The aftermath of every terrorist strike witnesses a blame game. The case of the Pathankot attack is no different. The liability needs to be fixed and for that we need to await the result of the investigation that is being conducted by the National Investigating Agency.
Until such time, the need of the hour is to stop the blame game and re-strategise. Blaming the Border Security Force does not give the Punjab police a clean chit, says V Balachandran, the former Special Secretary, Cabinet Secretariat, and a member of the High Level Committee which enquired into the police performance during 26/11 Mumbai.
In this interview with OneIndia, Balachandran says that the Pathankot incident must civil and defence security stronger and the time now is to re-strategise.
The scenario is no different and there is a full-fledged blame game on. What are your views on this?
The blame game must stop. The fact that the BSF is being blamed does not necessarily give the Punjab police a clean chit. On the other hand the BSF should have taken care to ensure that there was no malfunctioning of the thermal imagers along the border.
How do you think the terrorists must have infiltrated with such ease?
In my experience, I would think the drug smugglers may have helped the terrorists infiltrate. Drug smuggling is rampant on Punjab border and there is a possibility that terrorists might have bribed their way repeatedly with their stock of arms, posing as drug carriers for storage in secret dumps.
The gaps need to be plugged and it is only now that a high level joint BSF-Punjab Police survey was conducted to plug the riverine gaps near Ujh and Tarna rivers which are 50-60 meters wide.
What do you think of the response by the security personnel?
I think we must compliment out security personnel for saving our vital air assets.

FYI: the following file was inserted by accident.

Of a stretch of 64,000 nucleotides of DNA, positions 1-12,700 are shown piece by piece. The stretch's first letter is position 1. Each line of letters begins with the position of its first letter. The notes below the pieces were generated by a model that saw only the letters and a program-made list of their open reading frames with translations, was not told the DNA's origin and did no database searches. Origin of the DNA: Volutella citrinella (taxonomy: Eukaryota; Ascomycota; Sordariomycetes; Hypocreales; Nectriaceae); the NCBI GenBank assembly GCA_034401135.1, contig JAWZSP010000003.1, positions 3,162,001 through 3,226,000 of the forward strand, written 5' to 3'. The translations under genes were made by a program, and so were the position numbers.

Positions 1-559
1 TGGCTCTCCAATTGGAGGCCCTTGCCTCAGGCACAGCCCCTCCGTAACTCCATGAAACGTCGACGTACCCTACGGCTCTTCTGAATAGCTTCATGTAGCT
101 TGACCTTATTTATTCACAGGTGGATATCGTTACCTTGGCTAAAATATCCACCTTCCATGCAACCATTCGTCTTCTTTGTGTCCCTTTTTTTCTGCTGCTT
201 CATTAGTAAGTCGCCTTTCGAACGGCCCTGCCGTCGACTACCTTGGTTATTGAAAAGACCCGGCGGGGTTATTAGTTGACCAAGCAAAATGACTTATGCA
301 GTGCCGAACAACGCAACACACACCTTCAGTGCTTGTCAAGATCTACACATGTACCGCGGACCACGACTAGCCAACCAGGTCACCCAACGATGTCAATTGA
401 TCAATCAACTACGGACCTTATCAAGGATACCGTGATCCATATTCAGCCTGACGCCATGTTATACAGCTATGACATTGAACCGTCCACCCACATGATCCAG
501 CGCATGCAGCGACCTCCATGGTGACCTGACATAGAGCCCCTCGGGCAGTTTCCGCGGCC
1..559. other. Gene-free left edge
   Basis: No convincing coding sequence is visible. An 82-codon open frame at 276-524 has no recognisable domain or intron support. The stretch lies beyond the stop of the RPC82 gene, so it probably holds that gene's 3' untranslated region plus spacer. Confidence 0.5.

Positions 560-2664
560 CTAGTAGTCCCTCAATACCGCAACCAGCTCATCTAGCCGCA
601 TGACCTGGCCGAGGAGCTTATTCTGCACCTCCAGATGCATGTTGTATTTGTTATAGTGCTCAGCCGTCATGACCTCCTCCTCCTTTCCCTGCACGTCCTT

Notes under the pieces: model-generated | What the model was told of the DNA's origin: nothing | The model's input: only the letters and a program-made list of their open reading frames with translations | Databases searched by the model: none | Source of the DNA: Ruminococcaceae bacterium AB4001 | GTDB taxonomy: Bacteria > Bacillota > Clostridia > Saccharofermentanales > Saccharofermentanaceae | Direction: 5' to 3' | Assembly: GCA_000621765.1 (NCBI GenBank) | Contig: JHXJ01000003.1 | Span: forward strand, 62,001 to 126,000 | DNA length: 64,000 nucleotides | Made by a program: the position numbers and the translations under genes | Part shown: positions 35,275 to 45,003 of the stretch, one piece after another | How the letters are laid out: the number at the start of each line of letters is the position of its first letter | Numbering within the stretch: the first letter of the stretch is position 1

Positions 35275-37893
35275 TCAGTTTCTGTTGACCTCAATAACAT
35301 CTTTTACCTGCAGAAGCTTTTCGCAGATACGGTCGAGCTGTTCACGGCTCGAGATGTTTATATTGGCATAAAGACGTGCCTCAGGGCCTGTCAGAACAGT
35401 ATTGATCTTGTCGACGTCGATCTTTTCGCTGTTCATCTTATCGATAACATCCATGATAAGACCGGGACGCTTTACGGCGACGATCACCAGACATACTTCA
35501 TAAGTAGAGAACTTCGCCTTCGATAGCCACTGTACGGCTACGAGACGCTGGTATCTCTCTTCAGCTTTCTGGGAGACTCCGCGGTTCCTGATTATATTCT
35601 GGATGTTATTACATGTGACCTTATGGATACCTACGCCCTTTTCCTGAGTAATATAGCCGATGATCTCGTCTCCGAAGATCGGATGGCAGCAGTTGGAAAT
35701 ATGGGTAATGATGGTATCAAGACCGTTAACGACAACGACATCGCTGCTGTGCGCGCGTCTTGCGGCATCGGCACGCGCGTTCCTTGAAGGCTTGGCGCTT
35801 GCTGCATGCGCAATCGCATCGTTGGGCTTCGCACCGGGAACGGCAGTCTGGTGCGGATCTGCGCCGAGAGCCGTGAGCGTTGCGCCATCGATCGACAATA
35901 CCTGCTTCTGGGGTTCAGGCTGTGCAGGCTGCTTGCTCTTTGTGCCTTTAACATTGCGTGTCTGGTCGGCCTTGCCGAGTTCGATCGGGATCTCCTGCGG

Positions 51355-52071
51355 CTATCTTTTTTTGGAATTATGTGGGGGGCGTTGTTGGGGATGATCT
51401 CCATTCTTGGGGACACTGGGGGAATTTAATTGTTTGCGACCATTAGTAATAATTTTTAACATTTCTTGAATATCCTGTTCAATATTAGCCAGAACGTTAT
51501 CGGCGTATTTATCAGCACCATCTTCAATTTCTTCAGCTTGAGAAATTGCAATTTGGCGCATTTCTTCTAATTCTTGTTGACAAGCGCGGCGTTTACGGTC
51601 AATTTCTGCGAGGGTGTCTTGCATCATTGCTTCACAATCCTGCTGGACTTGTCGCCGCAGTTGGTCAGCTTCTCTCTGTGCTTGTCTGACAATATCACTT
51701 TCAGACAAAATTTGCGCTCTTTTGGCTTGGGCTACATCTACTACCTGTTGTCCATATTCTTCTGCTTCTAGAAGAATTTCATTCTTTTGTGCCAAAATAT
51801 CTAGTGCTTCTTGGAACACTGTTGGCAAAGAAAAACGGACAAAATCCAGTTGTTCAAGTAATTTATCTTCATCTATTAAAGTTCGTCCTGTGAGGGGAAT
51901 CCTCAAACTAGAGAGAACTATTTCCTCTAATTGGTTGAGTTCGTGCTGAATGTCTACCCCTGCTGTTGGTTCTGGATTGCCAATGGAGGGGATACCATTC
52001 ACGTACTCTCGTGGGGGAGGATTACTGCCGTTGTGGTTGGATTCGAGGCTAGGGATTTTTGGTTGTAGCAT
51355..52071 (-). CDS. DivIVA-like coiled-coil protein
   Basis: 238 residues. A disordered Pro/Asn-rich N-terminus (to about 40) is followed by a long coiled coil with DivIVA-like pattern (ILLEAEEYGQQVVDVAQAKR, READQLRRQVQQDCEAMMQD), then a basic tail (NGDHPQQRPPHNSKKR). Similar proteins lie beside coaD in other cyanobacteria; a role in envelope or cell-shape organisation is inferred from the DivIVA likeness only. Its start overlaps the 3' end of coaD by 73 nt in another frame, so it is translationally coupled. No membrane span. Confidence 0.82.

You were part of a commission post 26/11 to analyse the police performance. What is your assessment of the Pathankot attack?
I would say that there was an improvement where the quick dispatch of the NSG commandos was concerned. During the 26/11 attack there was a delay in dispatching the NSG. There is no doubt that the presence of NSG at Pathankot had contributed in a big way in blunting the attack of terrorists who could have otherwise gone on a rampage.
What are your thoughts on the version given by the Gurdaspur SP who was abducted by the terrorists?
His version seems incredulous. He claims to have been gagged and tied up by the terrorists before they hijacked his official vehicle. Pakistan trained terrorists do not show that type courtesy.
My professional experience tells me that it is a long standing rule in all states that police vehicles should be driven only by official drivers. In this particular case, the SP's friend was driving that vehicle. What exactly they were doing in this area when there was a state wide terror alert?
What should be the strategy now?
After the 26/11 attack the Government was compelled to create more NSG hubs and ask the states to train their own SWAT teams. Even that does not seem to have been adequate as the flushing-out operations at Pathankot air base had started only after the NSG had arrived.
When the Mumbai police found themselves incapable of handling the 26/11 attacks they immediately summoned the army and navy SWAT teams.
The Pathankot experience should make our civil and defence security managements to realise that better-trained SWAT teams are needed at more strategic places so that they do not have to wait for the NSG to arrive.